Another tricky statute of limitations issue is the doctrine of laches, which may be raised as a defense in a will or trust litigation proceeding. Under the doctrine of laches, the time a claimant may raise a claim may be limited if he or she knew or was aware of the potential action and then unreasonably delayed pursuing the claim. Any practitioner should be particularly aware that the Colorado Supreme Court recently held in Hickerson v. Vessels, that the doctrine of laches may shorten the limitations period and defeat a lawsuit that was filed within the applicable statute of limitations. 316 P.3d 620 (Colo. 2014).

In the context of probate litigation, statutes of limitations can be both friend and foe depending on which side of the claim your client is on and whether relevant statutes of limitation deadlines have passed. As a result, it is always important to keep these deadlines in mind and to take action accordingly.

November 9, 2015

When Your Death Goes Viral

by Morgan Wiener

As has been previously discussed on this blog, the increasing frequency with which we live our lives online has resulted in changes to the way we conduct the business of dying. The intersection of death and the internet can be seen in many ways, from estate planning designed to address digital assets to passing on one’s values and morals through an online ethical will. Another way in which the two meet is the online obituary.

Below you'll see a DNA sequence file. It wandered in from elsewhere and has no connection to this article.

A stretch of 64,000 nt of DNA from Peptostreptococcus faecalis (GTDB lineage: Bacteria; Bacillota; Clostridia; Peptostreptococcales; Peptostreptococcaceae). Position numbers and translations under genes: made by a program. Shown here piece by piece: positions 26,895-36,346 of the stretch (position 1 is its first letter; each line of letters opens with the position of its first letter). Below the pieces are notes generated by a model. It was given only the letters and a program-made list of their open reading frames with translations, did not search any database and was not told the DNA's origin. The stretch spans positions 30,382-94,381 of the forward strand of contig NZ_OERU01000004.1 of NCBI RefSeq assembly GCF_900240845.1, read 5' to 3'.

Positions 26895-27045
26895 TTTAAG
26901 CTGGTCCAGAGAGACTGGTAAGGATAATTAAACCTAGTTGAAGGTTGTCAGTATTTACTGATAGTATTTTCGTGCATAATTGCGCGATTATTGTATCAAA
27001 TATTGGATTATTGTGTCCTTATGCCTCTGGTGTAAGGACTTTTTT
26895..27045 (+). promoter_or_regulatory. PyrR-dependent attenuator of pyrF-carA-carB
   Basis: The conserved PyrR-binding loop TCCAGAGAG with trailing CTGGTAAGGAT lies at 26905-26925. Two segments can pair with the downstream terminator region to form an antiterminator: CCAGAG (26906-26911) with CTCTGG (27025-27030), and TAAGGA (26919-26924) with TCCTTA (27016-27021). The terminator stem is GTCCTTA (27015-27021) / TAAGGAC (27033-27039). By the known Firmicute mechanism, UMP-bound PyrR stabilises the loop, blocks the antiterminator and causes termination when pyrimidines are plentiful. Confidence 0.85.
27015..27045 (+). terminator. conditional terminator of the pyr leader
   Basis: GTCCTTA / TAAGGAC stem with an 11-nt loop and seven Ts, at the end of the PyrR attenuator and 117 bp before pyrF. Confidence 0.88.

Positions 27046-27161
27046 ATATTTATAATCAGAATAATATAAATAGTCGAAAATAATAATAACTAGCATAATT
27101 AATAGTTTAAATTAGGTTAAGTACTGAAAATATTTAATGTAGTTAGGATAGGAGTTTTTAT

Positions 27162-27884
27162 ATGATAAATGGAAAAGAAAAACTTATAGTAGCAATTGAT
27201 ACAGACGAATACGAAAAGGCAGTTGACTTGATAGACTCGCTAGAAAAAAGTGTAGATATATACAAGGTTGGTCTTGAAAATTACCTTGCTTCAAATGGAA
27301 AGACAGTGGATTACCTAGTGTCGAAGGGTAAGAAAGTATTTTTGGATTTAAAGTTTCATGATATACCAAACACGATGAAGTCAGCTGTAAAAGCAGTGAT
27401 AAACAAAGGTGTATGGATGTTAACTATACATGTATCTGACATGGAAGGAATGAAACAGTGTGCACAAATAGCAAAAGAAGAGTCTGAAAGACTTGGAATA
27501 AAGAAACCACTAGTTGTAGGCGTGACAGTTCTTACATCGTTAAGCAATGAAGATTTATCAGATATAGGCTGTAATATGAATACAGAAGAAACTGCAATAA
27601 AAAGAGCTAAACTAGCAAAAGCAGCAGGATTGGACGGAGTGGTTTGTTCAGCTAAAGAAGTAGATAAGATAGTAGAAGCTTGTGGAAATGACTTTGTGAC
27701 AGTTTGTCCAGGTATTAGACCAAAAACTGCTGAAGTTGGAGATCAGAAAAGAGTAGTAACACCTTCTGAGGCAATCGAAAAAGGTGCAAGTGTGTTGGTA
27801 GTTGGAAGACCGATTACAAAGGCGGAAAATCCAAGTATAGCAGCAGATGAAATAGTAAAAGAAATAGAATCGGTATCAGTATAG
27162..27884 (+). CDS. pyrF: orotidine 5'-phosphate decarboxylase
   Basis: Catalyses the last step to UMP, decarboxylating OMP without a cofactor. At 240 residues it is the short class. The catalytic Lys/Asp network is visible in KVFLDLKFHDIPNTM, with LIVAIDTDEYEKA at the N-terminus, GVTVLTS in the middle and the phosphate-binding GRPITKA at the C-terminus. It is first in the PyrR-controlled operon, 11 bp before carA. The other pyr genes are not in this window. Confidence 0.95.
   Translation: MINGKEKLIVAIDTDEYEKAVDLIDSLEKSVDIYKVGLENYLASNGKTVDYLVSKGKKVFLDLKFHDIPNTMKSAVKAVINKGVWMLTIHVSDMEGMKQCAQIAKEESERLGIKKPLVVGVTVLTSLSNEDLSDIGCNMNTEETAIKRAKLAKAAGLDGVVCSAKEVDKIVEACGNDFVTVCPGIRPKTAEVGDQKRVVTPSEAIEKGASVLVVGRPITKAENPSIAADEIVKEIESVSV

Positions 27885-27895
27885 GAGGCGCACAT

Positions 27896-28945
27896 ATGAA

As Ruth Graham discusses in her article for Slate.com, the traditional short and sweet obituary in the local paper is giving way to the online obituary. An online obituary is freed from many of the constraints of the traditional obituary, and the author is able to share additional details and stories about life and death of their loved one. In addition to sharing information about a decedent’s life, an online obituary may also include information about the decedent’s passing that is unlikely to be included in a traditional obituary. For example, some families have shared stories about a loved one’s battles with addiction that ultimately led to a fatal overdose. Online obituaries can also be decidedly more lighthearted, with the author sharing funny stories, anecdotes, and words of wisdom. Sometimes the authors of an online obituary are the decedents themselves. Perhaps as a result of the wide latitude given to authors of online obituaries and their very personal subject matter, many of these obituaries have gone viral, providing an average person 15 minutes of fame from beyond the grave. Ms. Graham’s article recounts the stories behind some of these viral obituaries and can be found here.